Athletes from around the globe gathered in Boulder City Saturday for the 10th annual Pumpkinman Triathlon. Although the event was marred by tragedy in the swimming death of one competitor, it was an otherwise upbeat day energized by the last-minute reopening of Lake Mead National Recreation Area, where two of the three events were held.
The competition consists of three events: swimming, cycling and running, in that order. The most extreme is the Half Iron Man, which has a 1.2 mile swim, a 56-mile bike ride, and 13.1 miles of running. The cycle portion includes a climb of 2,000 feet from Lake Mead into the mountains, while the run ends with a 200-foot incline leading into Wilbur Square in Boulder City.
There are less extreme events, including relay races that make it accessible to wider group of competitors.
Until Wednesday the major concern had been whether Lake Mead would reopen in time for the event. Without it, the triathlon would have been a foot race, which is not what competitors came for.
Ross Meldrum from Edinburgh, Scotland, registered for Pumpkinman 10 months ago. He was determined to compete, at considerable expense, no matter what. For that he brought his wife, Kirsty, and two sons Jamie, 9, and Scott, 10.
They found out about the government shutdown “just before leaving home,” Kirsty said, but “the only question was, do you take the bike?” Indeed they did. British Airways allowed them to substitute the bike for one piece of luggage, at no additional charge. As things turned out, Ross got to use it.
While Ross swam in Lake Mead Saturday morning, Kirsty was more forthcoming about Ross’ training than he was willing to say.
“He took up triathlon three years ago,” she said. “It’s a bit like a bug, isn’t it? You realize there’s an ulterior motive to every vacation plan. Last month it was, ‘Do you fancy a trip to Austria?’ “
“I had a great day,” Ross said later, “but was caught off guard by the hills on the bike course.” Even so he place fourth in his age (36) division.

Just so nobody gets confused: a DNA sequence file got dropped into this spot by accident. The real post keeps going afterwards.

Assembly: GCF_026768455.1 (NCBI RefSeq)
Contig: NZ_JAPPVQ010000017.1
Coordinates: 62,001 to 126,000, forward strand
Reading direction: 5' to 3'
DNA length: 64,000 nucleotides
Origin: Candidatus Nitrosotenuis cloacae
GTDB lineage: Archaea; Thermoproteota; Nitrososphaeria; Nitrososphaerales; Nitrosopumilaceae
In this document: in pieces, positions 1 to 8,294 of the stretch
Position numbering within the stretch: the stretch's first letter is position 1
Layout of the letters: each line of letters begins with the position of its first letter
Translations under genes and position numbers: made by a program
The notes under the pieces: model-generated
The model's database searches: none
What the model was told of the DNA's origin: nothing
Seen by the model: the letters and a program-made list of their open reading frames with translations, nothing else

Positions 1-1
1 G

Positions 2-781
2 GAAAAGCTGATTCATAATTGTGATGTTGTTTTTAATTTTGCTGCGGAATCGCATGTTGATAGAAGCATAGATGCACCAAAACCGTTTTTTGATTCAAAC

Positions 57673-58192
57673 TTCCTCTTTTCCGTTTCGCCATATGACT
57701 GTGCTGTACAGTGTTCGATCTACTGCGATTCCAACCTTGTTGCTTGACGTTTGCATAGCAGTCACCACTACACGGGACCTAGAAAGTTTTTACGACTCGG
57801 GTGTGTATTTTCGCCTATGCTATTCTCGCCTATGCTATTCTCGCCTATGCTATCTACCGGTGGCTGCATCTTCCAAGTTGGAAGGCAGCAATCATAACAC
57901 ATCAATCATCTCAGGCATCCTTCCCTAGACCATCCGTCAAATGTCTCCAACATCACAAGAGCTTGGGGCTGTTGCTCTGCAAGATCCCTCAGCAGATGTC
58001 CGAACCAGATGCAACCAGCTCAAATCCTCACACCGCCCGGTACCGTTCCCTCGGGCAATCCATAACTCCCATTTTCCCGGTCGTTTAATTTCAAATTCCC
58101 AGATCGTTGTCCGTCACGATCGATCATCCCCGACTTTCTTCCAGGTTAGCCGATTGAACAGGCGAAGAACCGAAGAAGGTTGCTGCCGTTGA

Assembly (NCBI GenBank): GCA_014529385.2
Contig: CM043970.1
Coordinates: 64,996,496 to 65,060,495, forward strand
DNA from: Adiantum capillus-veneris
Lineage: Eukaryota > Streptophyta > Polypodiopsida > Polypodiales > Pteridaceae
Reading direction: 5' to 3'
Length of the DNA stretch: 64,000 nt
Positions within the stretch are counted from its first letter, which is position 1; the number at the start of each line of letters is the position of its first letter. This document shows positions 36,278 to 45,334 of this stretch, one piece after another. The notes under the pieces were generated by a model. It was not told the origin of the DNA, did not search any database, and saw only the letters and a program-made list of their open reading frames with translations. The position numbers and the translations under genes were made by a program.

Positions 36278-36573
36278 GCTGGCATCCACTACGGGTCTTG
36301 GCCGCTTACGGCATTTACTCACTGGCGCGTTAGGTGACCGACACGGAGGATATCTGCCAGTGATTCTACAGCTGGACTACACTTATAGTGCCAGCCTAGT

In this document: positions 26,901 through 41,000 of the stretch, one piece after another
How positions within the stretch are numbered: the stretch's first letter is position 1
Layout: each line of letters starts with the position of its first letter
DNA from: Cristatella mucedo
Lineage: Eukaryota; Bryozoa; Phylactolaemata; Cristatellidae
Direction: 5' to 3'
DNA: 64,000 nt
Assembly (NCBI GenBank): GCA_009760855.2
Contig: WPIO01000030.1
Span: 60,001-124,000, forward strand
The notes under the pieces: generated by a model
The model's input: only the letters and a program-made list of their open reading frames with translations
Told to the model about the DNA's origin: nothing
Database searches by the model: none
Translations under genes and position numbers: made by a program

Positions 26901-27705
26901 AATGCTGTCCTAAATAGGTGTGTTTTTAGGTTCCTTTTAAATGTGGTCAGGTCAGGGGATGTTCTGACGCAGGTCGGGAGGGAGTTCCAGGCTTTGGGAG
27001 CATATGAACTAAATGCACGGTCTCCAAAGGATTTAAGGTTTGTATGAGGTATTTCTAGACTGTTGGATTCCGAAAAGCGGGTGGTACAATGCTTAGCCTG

Pumpkinman is his seventh and last event this year, he said. He began in April at the Scottish Borders — and is rewarding himself with a family vacation to Palm Springs, Calif. Next stop? Iron Man in Austria — most likely, without the wife and kids.
Although most competitors came from the region, the first runner across the finish line Saturday, barely an hour and a half after the start, was Luigi Grullan of the Dominican Republican.
Henderson favorite Paul Duncan placed third, sandwiching second-place finisher Mark Graham from Las Vegas. Duncan recently returned from a Hawaiian honeymoon with Angela Naeth, where they were content for once to sit on the sidelines for an Iron Man competition. Naeth placed fifth in her first Iron Man competition at Lake Tahoe last month. Next year she will head to Iron Man Melbourne where, Pumpkinman organizer Michelle Lund confidently predicts, Naeth will begin her trek toward winning World Iron Man.
Duncan, a local trainer and long-distance runner who ran the sprint Saturday, said his third-place finish was because running a shorter race is harder for him, not easier.
“Sprint’s the hardest — you gotta go full out,” he said. “With a long run you have to settle in and steady the pace.” The difference at the end was apparent, as practiced sprinters burst across the finish line while the longer-distance runners like Duncan cruised across at an even speed.
It may be too soon to predict next year’s turnout, but the event still seems to be in growth mode after 10 years, this year’s shutdown notwithstanding. Last year’s event had 1,300 competitors, Lund said. This year was more like 1,000, although final numbers are not yet available.
“On Oct. 1 registration shut down when the government shut down,” she said. They expected a last-minute burst of locals who registered after Lake Mead reopened.
Boulder City local Staci Selinger was one of them. Selinger, who trains children at the Boulder City swimming pool at Broadbent Park, waited until Thursday to sign up for the sprint because “I didn’t know the park would be open,” she said.
Training and competing runs in her family: Not only did her 58-year-old father compete in the bike relay, but daughters Sierra, 14, swam relay and Audrey, 11 — who has completed since the age of 4 — ran relay. Dad and daughters raced as a team — Fly by Night — and place third. Staci placed second in her age division and sixth overall.